Small Wars

This Week at War: Don't Arm the Rebels, Train Them

The ragtag anti-Qaddafi forces need basic combat skills a lot more than bigger guns.

Libya's rebels need boot camp, not more weapons

Two weeks ago, when an armored column loyal to Col. Muammar al-Qaddafi was poised to crush the rebellion in Benghazi, U.S. President Barack Obama dramatically reversed his policy and endorsed a limited air campaign against Qaddafi's forces. A week ago, the rebels were on the march toward Tripoli and seemingly on the verge of removing Qaddafi from power. Alas, it was not to be. A Qaddafi counterattack has sent the scattered rebels fleeing once again back toward Ajdabiya and Benghazi. This second setback for the rebels has resulted in a debate inside the White House over whether the coalition should arm the rebels, another escalation in the conflict.

On March 30, it was reported that CIA officers were in Libya with the rebels, making an assessment of their situation and possibly directing airstrikes in support of their fighters. We can gather from open sources much of what these intelligence officers are likely to report. As a military force, Libya's rebels are a disorganized rabble and seem incapable of preparing and holding defensive positions or maneuvering effectively against rudimentary enemy resistance. The rebels need boot camp, fundamental infantry training, and the development of some battlefield leaders, not a new stockpile of weapons.

Those Western leaders whose plan currently consists of hoping that Qaddafi will be spontaneously overthrown need to think again. Absent a Western invasion of the country, the rebel force is the only means of removing Qaddafi, and the rebels will need many months or even years of training before they are capable of defeating loyalist ground units and marching all the way to Tripoli.

A comparison with Afghanistan's Northern Alliance is instructive. The anti-Taliban Northern Alliance was the battle-hardened survivor of a decade-long struggle against the Soviet Red Army. After that Darwinian test, the Northern Alliance had capable leaders, a disciplined command structure, and proven tactics. When CIA and Special Forces advisors arrived in October 2001 to assist the Northern Alliance, they found a capable military force to support. By contrast, just a few weeks into their struggle, Libya's rebels are far from being able to accomplish the military goals they seek.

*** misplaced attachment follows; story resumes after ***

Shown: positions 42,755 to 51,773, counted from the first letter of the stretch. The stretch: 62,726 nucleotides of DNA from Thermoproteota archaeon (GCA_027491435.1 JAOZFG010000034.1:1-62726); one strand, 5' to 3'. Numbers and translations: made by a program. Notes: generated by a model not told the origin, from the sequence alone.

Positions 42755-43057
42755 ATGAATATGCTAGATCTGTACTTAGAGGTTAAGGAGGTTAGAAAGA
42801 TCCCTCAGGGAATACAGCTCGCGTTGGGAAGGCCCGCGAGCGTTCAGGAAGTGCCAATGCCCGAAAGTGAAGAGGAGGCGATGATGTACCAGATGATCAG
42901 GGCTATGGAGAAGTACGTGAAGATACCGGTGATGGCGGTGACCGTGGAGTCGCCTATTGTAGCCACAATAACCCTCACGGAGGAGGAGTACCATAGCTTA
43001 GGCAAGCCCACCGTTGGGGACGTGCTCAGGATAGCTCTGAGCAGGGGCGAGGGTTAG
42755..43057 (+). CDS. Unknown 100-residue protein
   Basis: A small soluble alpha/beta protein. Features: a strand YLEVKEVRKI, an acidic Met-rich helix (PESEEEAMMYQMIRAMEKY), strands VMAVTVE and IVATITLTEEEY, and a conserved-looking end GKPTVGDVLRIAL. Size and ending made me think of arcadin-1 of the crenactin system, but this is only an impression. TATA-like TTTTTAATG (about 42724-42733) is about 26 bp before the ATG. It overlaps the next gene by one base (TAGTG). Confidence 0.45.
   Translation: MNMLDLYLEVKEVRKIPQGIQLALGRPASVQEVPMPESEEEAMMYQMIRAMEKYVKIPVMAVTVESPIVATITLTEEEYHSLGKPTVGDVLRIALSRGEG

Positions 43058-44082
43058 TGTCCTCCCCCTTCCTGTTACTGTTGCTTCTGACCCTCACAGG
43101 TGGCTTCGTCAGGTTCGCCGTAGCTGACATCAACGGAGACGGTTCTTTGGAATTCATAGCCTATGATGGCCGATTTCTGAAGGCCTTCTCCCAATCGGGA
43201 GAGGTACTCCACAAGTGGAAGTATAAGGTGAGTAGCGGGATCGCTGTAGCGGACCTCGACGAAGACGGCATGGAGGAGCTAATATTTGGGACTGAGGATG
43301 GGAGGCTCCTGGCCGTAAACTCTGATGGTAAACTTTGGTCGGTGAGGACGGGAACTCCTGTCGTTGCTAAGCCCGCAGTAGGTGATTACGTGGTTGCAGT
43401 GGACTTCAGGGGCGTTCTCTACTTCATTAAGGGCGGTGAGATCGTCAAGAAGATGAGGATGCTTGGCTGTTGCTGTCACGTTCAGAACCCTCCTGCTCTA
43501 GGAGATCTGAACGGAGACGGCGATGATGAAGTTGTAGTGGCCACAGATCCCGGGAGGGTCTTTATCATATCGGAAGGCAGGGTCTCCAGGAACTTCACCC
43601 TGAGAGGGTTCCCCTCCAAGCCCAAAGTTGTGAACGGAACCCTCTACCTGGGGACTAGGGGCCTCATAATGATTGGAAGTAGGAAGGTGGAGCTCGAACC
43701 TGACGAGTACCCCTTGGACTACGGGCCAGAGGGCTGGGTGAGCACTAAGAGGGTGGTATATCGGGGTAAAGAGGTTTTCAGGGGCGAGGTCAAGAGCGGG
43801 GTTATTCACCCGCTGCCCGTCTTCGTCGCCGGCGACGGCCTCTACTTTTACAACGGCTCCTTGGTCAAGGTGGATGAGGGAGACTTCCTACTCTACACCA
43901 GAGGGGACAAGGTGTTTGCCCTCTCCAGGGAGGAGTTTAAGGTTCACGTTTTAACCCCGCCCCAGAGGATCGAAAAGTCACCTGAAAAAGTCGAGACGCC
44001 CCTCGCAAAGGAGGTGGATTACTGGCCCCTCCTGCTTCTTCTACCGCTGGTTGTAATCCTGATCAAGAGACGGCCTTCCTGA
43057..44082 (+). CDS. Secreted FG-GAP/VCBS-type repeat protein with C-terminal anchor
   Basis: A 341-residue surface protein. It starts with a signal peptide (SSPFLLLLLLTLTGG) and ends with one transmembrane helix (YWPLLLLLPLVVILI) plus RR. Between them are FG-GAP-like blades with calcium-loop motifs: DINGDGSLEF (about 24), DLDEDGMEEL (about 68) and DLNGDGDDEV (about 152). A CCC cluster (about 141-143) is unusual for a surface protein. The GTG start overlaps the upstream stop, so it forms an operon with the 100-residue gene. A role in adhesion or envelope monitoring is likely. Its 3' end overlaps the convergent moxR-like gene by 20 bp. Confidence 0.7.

Some analysts have suggested that the rebels only need some anti-tank weapons to deal with Qaddafi's tanks and armored personnel carriers. The rebels already have a very effective anti-tank weapon at their disposal -- NATO airstrikes. But as I predicted two weeks ago, Qaddafi's forces have adapted to the arrival of coalition air power by abandoning their armored vehicles and now move about in the same pickup trucks used by the rebels. Out of fear of striking either rebel vehicles or civilians, coalition air attacks on Qaddafi's forces west of Ajdabiya appear stymied for the moment, which is allowing Qaddafi's superior firepower to batter the rebels in eastern Libya.

Obama's team and other Western policymakers fear a stalemate in Libya. A deadlock would make these leaders appear ineffectual against Qaddafi. They also fear an erosion of political support for the intervention both at home and internationally.

However, one advantage of a stalemate is that it would give the rebels, assisted by Special Forces advisers, the time necessary to organize and train for the long fight that will be required to push on to Tripoli. If Obama and other Western leaders are serious about removing Qaddafi from power -- without Western "boots on the ground" -- they and Libya's rebels will have to brace themselves for a long and nasty slog.

A new bomber is cheaper than Tomahawks -- if you do enough bombing

When military planners for Operation Odyssey Dawn received orders to demolish Libya's air defense system, they turned to a weapon they have used since the 1991 Desert Storm campaign against Iraq: the Tomahawk land-attack cruise missile. British and U.S. warships fired 110 Tomahawks during the first night of the conflict and have launched nearly 100 more over the following two weeks. War planners use the low-flying and virtually unstoppable missiles against air defenses and other targets they consider too dangerous to attack with manned aircraft.

With the Tomahawk missile once again performing the most dangerous missions, particularly against air defenses, why does the Pentagon insist on spending billions on a new stealth bomber, which is designed to foil the same air defenses the Tomahawk has been reliably neutralizing for two decades? Although the Pentagon has yet to disclose its description of the new airplane (a successor to the Air Force's B-1, B-2, and B-52s), the Center for Strategic and Budgetary Assessments, a well-connected Washington think tank, foresees a program costing as much as $56 billion for 100 new, heavy, long-range bombers.

Defenders of the next-generation stealth bomber point to two arguments for why their airplane will trump long-range stand-off missiles like the Tomahawk. First, bomber proponents believe the economics are on their side, at least given certain assumptions. Their case comes from an introductory microeconomics textbook. As explained in a report from Rand Corp., the Tomahawk missile, at a replacement cost of $1.5 million, is an example of a business with low fixed costs but high variable costs. Its competition in this case is a cheap old-fashioned gravity bomb fitted with a GPS guidance kit that costs only $22,000. Dropped from the exotic and very pricey stealth bomber, the Tomahawk's competition is an example of a high fixed-cost, low variable-cost business.